Are you using the wrong vCenter credentials?

by tekwurx

Are you using the wrong vCenter credentials?

by tekwurx

by tekwurx

A requirement emerged recently to ensure that virtual machine tags were captured as part of discovery to enhance and update “non-discoverable” data.

This included such things as:

  • Line of Business
  • Support Group
  • Business Application
  • Service Line
  • Location
  • Backup Strategy

A quick search within BMC Discovery showed that tags were not being captured and therefore, as consultants would, our first thought was custom TPL. A pattern to extend discovery via vCenter to capture tags assigned to a Virtual Machine instance.

While looking for information on the correct calls via vCenter to return all tags assigned to an object and the format of how this data is returned we stumbled across this nugget of information:

https://docs.bmc.com/docs/display/Configipedia/Technology+Knowledge+Update+TKU+2019-Nov-1

The functionality to collect the VMware vSphere Tags already exists in BMC Discovery – you just need to configure the correct credential type to activate it!

Adding the Credentials

Having always been used to requesting the standard vCenter credentials a quick check of the Credentials page within BMC Discovery now shows the following (after applying Nov 2019 TKU):

All that was required was to edit the existing vCenter credential within BMC Discovery and add this as a credential type:

On the next scan when you look at the Discovery Access page for the vCenter Server / Appliance you should see additional discovery containing restfulGet and restfulPost:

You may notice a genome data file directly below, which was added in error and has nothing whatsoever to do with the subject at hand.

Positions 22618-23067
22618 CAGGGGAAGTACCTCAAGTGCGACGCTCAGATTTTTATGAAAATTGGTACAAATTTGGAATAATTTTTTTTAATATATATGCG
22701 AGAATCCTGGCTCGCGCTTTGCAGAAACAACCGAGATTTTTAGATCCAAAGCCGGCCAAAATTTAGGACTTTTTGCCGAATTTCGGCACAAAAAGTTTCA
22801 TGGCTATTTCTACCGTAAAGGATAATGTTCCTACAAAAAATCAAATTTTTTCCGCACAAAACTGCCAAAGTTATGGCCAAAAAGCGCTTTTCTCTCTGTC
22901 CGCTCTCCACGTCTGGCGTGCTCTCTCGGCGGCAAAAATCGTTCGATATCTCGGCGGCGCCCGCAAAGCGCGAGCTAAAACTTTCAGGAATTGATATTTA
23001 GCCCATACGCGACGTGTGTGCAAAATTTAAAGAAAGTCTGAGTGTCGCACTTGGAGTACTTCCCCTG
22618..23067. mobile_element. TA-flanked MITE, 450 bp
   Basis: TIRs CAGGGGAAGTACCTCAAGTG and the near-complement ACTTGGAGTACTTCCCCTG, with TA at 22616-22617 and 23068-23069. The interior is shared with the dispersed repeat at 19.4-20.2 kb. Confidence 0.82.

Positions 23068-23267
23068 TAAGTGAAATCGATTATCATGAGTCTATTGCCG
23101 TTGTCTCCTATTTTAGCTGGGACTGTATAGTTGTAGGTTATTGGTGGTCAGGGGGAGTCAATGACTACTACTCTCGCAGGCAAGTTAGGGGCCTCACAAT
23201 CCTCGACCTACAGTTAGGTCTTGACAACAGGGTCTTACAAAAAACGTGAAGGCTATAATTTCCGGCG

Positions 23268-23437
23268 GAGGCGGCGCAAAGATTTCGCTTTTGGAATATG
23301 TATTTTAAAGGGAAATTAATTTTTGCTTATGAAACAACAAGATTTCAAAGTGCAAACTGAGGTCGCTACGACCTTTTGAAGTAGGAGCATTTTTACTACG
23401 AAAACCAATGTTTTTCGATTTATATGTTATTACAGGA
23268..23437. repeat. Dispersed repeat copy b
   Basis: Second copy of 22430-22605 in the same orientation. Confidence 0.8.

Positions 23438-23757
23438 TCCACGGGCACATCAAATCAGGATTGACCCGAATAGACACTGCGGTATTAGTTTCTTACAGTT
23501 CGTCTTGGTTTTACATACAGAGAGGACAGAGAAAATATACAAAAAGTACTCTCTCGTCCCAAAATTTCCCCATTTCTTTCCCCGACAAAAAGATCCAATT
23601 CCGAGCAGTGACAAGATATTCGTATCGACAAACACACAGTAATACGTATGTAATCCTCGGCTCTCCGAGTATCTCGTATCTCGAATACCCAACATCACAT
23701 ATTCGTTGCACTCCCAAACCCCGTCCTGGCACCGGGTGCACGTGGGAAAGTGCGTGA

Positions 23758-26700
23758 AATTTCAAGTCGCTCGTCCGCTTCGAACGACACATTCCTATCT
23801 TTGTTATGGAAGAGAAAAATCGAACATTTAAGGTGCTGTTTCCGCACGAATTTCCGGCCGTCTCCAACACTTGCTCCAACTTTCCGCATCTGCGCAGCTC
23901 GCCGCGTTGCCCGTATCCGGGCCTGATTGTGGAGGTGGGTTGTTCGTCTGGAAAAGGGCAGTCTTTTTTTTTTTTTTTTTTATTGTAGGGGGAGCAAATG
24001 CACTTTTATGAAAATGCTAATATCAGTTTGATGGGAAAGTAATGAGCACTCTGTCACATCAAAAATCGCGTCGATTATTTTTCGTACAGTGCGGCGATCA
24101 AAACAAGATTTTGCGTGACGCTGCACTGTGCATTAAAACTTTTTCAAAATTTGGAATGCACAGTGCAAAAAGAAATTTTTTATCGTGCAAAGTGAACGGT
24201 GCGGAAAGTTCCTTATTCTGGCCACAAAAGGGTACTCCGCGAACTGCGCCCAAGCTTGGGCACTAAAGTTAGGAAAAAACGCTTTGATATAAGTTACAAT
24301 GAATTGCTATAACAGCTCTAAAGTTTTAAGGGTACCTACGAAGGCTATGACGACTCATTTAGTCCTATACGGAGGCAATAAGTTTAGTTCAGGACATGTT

Using the data in a report query

Now that we have the data, naturally we want to use this in a report query – one of the things you will quickly find is that the TKU pattern pulls these tags into a table and sets the table as an additional attribute on the Virtual Machine node.

Therefore when you run the query Search VirtualMachine show SUMMARY, tag_set it returns the Key Pair name rather than value – so rather than getting the data in your report you just have a column of comma separated tag names.

When looking at the TKU pattern the function not only creates the table and stores the tags as key pair values it also loops through the tags and creates a dynamic attribute on the Virtual Machine node for each tag – in the format of tag_tagname. For those that use the UI debug option you can see these as:

So the report you would write to show the data is Search VirtualMachine show SUMMARY, tag_DMZ, tag_Division, tag_Environment, tag_Location, tag_OS

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